Izakaya, shopping and sushi.

Managing to slip through last week with little money and eventually finishing my TEFL course meant that I could prepare myself for payday. I could finally start to properly think about what I want to do and where I wanted to explore next. After a nice day at work on Saturday I received my first full wage packet, which was a lot more that I received before, and compliments to my performance from Teru, although he emphasized that “its quite an easy job isn’t it? You basically get paid to study and explore Japan”. In response to this I made it sure that I was grateful of him putting up with me and letting me have this job.

So with my newly acquired money I first treated myself to some ramen, as I was starving, then I headed out to an izakaya, a Japanese style bar, that I had my eye on for a couple of weeks as it looked like it had a cozy and relaxed feel, a place I thought would be good for meeting new people. Once inside I took a seat by the bar, unfortunately there was not many other people in there, which I thought strange as it was a Saturday night, although, because of this I stood out a great deal and the owners took interest in me. A recently retired school teacher with her son and daughter opened it a few months ago in the style of Okinawa, Japan’s southern most island and tropical paradise, which explained the decor. The daughter could speak a bit of English although not much so I was forced to try speak and understand as much Japanese as I could, which did not get me very far. Although it was quite fun as they were getting me to try various things. They gave me a sample of “umibudou”, literally translating to “seagrapes”, a type of seaweed that looks like a mini vine of grapes. They also gave me a shot of “habushu”, which is a type of liquor brewed in Okinawa that is appropriately named after the “habu” snake which is put inside the bottle to drown then, I assume, add flavor. In return I introduced them to “White Russians” as I noticed they had Kahlua, which of course went down a treat.

After a while, the mother said that she had called a friend of hers that could speak quite a bit of English. He arrived with a present of Japanese apples and sat down next to me, looking eager and excited to talk to me. He explained that he was part of a English language society where he had just come from a meeting. Learning English was his new hobby he started after he retired. We talked over the next couple of hours. Despite his English being quite good I misunderstood lots of things and he misunderstood lots of what I was saying, which all in all made it quite hilarious as it seemed like we were talking about the most random things. He asked me “can we be friends, even though I am a lot older than you?” which made me laugh. If I promised to help him with English he would show me around and help my Japanese. It seemed like an interesting deal.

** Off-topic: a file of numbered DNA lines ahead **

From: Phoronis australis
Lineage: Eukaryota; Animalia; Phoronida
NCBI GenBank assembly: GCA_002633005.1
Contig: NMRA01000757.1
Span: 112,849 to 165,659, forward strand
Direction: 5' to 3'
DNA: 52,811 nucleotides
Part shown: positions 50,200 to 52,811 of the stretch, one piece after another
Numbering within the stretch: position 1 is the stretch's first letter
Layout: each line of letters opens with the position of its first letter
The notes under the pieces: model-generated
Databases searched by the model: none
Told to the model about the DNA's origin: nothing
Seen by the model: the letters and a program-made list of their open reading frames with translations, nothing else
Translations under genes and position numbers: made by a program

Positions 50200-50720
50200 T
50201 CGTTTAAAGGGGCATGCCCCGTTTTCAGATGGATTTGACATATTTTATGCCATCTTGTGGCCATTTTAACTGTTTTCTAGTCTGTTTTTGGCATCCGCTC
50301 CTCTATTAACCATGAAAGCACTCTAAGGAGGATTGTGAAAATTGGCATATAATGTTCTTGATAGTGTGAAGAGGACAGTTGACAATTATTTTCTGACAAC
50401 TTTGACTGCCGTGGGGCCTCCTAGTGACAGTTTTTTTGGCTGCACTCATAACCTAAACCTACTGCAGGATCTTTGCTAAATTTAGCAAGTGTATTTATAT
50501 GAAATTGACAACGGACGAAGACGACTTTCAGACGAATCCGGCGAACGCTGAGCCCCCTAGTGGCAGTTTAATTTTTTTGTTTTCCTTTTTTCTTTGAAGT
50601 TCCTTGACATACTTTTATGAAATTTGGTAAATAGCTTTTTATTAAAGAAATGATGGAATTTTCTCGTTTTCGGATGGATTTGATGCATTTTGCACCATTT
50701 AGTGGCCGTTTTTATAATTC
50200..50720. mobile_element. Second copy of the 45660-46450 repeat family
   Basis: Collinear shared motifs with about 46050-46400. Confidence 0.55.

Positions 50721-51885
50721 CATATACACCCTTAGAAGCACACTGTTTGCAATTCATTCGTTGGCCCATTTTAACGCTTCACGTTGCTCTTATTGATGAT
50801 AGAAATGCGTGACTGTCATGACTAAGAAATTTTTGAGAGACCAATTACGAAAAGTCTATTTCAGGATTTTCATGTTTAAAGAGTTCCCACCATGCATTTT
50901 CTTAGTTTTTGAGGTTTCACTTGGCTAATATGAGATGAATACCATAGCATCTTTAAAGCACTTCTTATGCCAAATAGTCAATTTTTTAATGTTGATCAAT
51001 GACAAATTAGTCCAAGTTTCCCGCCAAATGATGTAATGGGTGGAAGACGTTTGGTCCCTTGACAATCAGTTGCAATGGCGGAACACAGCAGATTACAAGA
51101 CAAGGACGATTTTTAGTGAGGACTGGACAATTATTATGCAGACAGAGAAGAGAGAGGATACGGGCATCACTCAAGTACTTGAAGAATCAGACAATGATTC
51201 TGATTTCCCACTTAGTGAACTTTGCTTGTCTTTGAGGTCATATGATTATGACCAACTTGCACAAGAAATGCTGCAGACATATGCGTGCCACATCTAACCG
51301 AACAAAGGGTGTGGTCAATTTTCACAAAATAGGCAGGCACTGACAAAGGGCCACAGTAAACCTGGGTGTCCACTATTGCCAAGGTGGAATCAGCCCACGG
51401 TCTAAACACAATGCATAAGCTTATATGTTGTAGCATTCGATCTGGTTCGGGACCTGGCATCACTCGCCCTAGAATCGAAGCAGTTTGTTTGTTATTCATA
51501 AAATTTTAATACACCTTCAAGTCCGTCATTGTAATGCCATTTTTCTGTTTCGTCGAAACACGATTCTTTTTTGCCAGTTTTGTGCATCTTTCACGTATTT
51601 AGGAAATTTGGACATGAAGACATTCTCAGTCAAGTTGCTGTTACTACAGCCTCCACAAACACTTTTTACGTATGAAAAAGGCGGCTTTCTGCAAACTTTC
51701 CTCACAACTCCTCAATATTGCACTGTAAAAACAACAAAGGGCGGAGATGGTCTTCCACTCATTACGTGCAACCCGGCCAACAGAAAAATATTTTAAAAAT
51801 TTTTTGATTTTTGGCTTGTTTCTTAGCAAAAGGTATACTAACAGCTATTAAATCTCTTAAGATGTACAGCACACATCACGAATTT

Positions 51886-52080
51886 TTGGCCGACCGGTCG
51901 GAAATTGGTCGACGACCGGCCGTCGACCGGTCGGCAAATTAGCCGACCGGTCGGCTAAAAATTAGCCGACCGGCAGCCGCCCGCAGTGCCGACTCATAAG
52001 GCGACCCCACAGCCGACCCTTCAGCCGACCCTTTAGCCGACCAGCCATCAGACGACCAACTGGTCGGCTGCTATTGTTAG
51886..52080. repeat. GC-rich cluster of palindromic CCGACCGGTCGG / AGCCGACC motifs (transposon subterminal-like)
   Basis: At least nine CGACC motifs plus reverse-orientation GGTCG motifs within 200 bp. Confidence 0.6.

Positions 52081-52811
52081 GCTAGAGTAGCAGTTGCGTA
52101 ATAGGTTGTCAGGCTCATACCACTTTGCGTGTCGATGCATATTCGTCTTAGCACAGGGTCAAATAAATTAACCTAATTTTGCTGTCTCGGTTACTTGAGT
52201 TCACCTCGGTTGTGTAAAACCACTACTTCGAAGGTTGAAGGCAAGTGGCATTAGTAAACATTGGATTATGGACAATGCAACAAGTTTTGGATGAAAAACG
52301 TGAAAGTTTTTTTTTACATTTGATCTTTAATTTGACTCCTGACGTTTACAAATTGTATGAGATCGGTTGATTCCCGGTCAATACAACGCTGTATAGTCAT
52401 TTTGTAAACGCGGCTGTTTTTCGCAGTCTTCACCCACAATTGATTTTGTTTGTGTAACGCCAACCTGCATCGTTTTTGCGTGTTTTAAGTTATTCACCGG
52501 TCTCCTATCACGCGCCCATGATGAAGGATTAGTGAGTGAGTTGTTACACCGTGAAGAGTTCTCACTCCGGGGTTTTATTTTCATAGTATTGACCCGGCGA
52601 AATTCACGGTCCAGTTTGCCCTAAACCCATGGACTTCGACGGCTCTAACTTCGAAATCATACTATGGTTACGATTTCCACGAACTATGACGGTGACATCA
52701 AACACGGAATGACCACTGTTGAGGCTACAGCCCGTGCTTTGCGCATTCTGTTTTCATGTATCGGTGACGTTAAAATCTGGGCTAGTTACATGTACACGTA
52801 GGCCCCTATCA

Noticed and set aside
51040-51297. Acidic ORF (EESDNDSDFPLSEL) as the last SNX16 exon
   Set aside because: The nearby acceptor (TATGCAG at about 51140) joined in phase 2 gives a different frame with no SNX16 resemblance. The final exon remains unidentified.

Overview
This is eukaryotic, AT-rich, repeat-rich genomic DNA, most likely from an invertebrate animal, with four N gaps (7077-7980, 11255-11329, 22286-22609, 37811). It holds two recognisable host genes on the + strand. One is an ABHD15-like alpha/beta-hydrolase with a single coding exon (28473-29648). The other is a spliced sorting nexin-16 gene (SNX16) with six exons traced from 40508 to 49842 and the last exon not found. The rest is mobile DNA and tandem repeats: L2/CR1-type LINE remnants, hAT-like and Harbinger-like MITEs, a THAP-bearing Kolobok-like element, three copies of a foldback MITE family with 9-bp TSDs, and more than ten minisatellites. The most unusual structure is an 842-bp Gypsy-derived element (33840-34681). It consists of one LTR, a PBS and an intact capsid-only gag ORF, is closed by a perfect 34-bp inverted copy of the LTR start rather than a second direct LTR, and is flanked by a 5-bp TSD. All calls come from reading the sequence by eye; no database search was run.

On Sunday, I woke up after missing my Japanese lesson as I felt too sorry for myself as a result of the previous night’s drinking. I decided to take it easy for the day and not do too much or go to far, I could save going to Tokyo for next weekend. So, I got on the train to Hanyu, a small city not far from Kazo. From here I hopped on a bus to the large shopping centre just out of town to do a bit of shopping. I did not really consider it but it was ridiculously busy as it was a Sunday, so I felt a bit uneasy as I stuck out so much and the crowds were not doing my hangover any good. I walked around a bit not really knowing what I was doing then bought a hat and left. Instead of taking the bus back I decided to walk back as I saw a cheap sushi place along the way, although, within minutes it turned to night and started raining heavily. However, I did manage to find the sushi place, where I took refuge for a while. It was a “kaiten” sushi restaurant, one of the places that has the food circling round on a conveyor belt. It was a large restaurant and different to the other place I had been to as the tables were not set up around an open kitchen but rather in rows, as to fit in more seats, explaining, I guess, why the sushi was quite cheap. To solve the problem of not be able to shout to orders to the kitchen each seat had its own touch screen menu where you could order anything you wanted. This was pretty fun to play with and every time your order was nearing you on the conveyor belt a cute little animation of a boat chugging along would play on the screen to say your sushi is on its way. After filling up on lots of lovely sushi, I braved the rest of the walk to get home in the dark and pissing rain.

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